…only, when 2023 began, wholesale prices started to drop. That means that the money the scheme has actually cost (us) has reduced significantly. Which has left some people – myself included – questioning whether the Guarantee really needs to go up in April.

The Ofgem Energy Price Cap

Just to confuse things, the Ofgem energy price gap is also still in play, though it doesn’t currently affect what you pay for energy. Ofgem now estimates that the maximum average price for energy should be £3,280. The Energy Price Guarantee trumps that at £2,500 so that’s what we pay on average till April when it goes up to £3,280. The Government subsidises the extra bit.

However, if the Ofgem Energy Price Cap drops below £3,000 when it is next announced (26 May 2023) then the Government Energy Price Guarantee ceases to exist and the lower limit applies.

Still with me?!

Energy Support Scheme

So as it stands, the average bill will go up to £3,000 from April. That’s an increase of £2,500. But in real terms, we’ll be paying more for our energy. Here’s why.

Back in October, the Government announced that we’d all be getting £400 (up from £200 announced earlier in the year) as a result of something called the Energy Bills Support Scheme (EBSS). People in Northern Ireland got £600. This was paid in a variety of ways, but for most people, it was automatically discounted off their bills. The £400 was divided in to six chunks – £66 in October and November, £67 December to March.

While this got quite a bit of publicity at the time, many of the people I speak to have forgotten about this payment because they didn’t physically see this money. So When the EPG goes up to £3,000 in April, the EBSS will have ended, meaning you’ll have an extra £67 to find.

What if prices drop?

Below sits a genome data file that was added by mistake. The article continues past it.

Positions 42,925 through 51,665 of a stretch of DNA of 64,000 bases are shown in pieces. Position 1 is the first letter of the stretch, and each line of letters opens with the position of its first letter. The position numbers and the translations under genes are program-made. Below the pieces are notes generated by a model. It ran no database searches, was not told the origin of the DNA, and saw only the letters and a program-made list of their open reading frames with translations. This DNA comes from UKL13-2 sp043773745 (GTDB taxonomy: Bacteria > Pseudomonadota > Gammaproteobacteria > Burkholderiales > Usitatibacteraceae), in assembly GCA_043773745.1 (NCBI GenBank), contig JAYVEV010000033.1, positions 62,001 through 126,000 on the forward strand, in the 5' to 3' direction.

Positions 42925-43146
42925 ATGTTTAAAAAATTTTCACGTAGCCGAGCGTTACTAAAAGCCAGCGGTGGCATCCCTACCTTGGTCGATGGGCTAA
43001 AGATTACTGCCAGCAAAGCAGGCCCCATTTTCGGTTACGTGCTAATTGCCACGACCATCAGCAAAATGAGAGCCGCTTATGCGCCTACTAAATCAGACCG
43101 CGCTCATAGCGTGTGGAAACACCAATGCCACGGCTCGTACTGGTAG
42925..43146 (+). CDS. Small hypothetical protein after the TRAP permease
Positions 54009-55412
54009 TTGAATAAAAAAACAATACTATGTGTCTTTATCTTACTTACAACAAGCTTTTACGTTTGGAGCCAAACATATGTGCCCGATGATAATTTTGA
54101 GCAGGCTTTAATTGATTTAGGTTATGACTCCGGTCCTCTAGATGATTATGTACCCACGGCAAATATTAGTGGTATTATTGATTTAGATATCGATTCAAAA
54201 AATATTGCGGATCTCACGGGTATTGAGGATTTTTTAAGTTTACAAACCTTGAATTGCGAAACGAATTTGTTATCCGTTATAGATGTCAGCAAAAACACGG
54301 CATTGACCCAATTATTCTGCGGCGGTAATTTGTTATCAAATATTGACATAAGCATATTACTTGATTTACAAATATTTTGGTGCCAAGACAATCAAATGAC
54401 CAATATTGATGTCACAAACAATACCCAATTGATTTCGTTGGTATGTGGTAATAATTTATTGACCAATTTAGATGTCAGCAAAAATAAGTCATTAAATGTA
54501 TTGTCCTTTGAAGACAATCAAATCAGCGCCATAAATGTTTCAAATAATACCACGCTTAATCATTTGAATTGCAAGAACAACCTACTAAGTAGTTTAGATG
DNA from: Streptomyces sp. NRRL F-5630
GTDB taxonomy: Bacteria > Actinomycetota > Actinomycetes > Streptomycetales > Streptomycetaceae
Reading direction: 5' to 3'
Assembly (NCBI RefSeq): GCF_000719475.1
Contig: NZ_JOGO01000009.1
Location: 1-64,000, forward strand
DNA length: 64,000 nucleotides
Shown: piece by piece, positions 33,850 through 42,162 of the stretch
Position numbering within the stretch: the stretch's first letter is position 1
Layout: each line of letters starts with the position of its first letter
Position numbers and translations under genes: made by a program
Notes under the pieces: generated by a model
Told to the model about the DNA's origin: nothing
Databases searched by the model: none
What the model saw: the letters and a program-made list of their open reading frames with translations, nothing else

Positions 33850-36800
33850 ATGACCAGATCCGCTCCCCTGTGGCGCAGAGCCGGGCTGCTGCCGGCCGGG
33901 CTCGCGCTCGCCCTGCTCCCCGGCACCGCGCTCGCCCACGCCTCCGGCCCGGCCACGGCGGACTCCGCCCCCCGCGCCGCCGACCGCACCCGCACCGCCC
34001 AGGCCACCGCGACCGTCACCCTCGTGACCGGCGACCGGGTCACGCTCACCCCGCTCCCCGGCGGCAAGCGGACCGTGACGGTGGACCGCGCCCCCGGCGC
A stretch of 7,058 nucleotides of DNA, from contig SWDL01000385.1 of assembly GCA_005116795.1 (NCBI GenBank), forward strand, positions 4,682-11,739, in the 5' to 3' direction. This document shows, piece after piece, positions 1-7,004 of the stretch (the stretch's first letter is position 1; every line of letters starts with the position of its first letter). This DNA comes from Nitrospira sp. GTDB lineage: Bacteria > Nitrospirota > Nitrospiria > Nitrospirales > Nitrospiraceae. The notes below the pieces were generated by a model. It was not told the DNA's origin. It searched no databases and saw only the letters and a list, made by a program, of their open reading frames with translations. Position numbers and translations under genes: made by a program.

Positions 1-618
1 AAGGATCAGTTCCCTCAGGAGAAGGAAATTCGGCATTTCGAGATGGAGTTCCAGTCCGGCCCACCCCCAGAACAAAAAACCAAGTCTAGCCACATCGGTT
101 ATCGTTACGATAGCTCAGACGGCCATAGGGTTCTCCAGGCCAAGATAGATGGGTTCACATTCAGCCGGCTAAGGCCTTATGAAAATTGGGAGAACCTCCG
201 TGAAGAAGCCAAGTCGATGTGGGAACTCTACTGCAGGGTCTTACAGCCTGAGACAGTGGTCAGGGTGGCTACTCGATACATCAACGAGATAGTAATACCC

In a development that many people weren’t expecting, the energy-watchers are predicting that the price of wholesale energy will drop below the £3,000 EPG around the time of the next Ofgem Energy Price Cap comes in to play.

Say prices drop to the level some energy consultants are predicting – £2200 – that’s lower that both the EPG and EPC. Because these limits cover the maximum on average you pay, that means we won’t be stuck with higher prices. Ofgem can set a new maximum price cap at a lower rate in line with its current schedule.

But an enterprising energy firm could drop its prices as the market changes. So if you are on a standard variable rate (SVR) as most of us are at the moment, then your bills could go down. We might – whisper it – even be able to switch to a better deal again!

Politics, budgets and freezing the Energy Price Guarantee till July

Martin Lewis wrote to the Chancellor earlier this month to ask him to freeze the £2,500 EPG till July for precisely this reason. After all, why raise bills by 20% and make us swallow the loss of the support scheme for three months when predictions are prices will drop?

I could not agree more.

However, in practice, there’s another big date on the horizon. The Spring Budget.

If the Chancellor keeps the cost of EPG at £2,500 in April to June, then that’s going to cost the Government more money, which means less money to play with in the Spring Budget. However, allowing the price increase to go up could have an impact on the reducing in inflation which economists are starting to predict might also be reducing dramatically.

So the Government has a choice. Smooth the waters for us all by freezing the EPG, or risk wobbling the economy for three months to give better Budget. Seeing as energy firms have to give us all one month’s notice before prices go up, we should have an answer soon.

I know what I want to see.

Featured in Times Money Mentor – Martyn James

Why the energy price cap won’t bring bills down